How do you socially distance in a crowded airport like Charlotte Douglas?

How do you socially distance in a crowded airport like Charlotte Douglas?
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Tuesday begins the busiest stretch of air travel at Charlotte Douglas all year.

The airport will have upwards of 17,000 originating passengers — or travelers who begin their journey at the airport — on Tuesday and Wednesday. Sunday will be the busiest day, though, with 22,000 originating passengers, according to airport officials. On top of that, there’ll be another roughly 60,000 connecting passengers moving through Charlotte Douglas.

Statistically the sixth busiest airport in the nation, Charlotte Douglas has managed to look busier than even O’Hare and JFK over the past few months.

Normally that would be a good sign. But in a pandemic, crowds are exactly what you don’t want to see.

The swell in local air traffic comes days after the CDC issued an urgent plea to Americans last week: Avoid Thanksgiving travel.

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At a time when we should avoid crowds, and when we should be social distancing, how do we keep safe at a busy airport?

There are no capacity limits inside airports. A September 30 executive order from Governor Cooper specifically exempts airports in the phase three mass gathering limits. On top of that, airport officials can’t explicitly force travelers to space themselves out if they notice crowds forming, say, in front of departure gates.

The airport also doesn’t have the authority to remove a passenger who is Covid-positive — or who refuses to wear a mask.

“The only way we would ban a passenger from the airport is if they create a disturbance,” CLT’s Chief Operating Officer Jack Christine said last week.

Charlotte Douglas

Baggage claim area at Charlotte Douglas International Airport on November 18, 2020.

Of course, airlines like American and Delta require passengers to wear masks before boarding. The airport is also telling people to cover their faces through signs all over the building.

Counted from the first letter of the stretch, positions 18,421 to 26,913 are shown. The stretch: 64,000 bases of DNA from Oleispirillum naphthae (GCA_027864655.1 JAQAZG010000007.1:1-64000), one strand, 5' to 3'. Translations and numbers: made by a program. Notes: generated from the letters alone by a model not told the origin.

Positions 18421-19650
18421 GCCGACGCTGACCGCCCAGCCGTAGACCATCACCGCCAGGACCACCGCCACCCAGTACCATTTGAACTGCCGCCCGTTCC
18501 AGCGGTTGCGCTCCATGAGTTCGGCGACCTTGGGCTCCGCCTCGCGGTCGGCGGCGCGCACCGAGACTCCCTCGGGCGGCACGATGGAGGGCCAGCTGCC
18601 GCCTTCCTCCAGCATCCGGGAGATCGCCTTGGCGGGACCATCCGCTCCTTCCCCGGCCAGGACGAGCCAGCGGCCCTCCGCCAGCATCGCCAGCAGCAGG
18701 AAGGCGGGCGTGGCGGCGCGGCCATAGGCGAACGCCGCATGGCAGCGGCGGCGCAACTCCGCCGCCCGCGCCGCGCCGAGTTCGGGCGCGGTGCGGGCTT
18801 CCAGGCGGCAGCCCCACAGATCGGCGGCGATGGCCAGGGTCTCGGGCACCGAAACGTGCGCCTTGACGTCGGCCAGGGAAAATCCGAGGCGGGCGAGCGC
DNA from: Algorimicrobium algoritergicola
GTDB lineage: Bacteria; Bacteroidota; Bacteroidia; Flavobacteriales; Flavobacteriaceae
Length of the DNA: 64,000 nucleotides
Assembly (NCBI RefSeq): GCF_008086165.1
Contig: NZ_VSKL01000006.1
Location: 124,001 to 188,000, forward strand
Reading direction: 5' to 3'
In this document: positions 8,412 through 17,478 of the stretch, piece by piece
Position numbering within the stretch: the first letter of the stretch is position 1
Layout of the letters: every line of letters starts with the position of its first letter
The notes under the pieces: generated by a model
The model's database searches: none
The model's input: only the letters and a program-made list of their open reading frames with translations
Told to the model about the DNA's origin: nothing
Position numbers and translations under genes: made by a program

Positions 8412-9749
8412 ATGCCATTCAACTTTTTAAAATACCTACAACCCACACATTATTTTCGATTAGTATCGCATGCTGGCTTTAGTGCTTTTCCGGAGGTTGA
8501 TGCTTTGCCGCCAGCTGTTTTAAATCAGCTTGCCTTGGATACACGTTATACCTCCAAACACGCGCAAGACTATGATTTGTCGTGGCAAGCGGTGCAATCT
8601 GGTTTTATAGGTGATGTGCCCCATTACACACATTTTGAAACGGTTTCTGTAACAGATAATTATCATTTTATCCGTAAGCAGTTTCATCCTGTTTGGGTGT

“The difference is, airlines are private companies. They can create whatever policy they want and handle enforcement,” Christine said. “From an airport perspective, we are a transportation hub and by the law, we have to provide this platform for transportation.”

For its part, Charlotte Douglas is taking extra precaution to make sure the airport is safe and clean amid the influx of travelers.

Here are some ways it’s doing that:

  • CLT has 60 hand sanitizing units throughout the concourses and atrium.
  • Housekeeping crews are working 24/7, giving extra attention to areas that travelers touch often (tables, chairs, kiosks, hand rails, etc.).
  • CLT is using hospital-grade air filtration technology that can capture 98-99 percent of airborne particles like viruses and bacteria.
  • The airport installed protective shields in areas like shuttle buses, customer service counters, and security checkpoints.
Mask sign at Charlotte Douglas International Airport

Mask sign at Charlotte Douglas International Airport

UNC Charlotte public health sciences professor Dr. Melinda Forthofer is very concerned about the spike in cases that could result from Thanksgiving travel.

But for Forthofer, it’s not the traveling process that worries her most. It’s what happens when people reach their destination — mingling with people outside their immediate household.

When people travel and operate in public spaces these days, they’re likely to follow the rules set out at those places, Forthofer says. When they get to wherever they’re going, they’re more likely to let their guards down.

“If you have to be in a household that is not your normal household, treat it like you’re in a public place,” Forthofer says. That means wear a mask in public space. Keep your distance — and don’t hug your parents even if you haven’t seen them for months, she says. Open windows and be outside as much as possible.

Testing is certainly something people should consider if they are traveling. But Forthofer says tests are more like a snapshot. They’re not an insurance policy. If you were exposed to Covid-19 yesterday, it won’t show up in a test today.

While Forthofer does not recommend visiting family members, she urges anyone who is traveling to take those extra steps.

“Zoom Thanksgiving is better than ICU Christmas,” Forthofer says, echoing a phrase that’s become popular in recent weeks.

“By social distancing this year for the holidays we are showing our loved ones how much we care about them and want to celebrate with them in 2021.”


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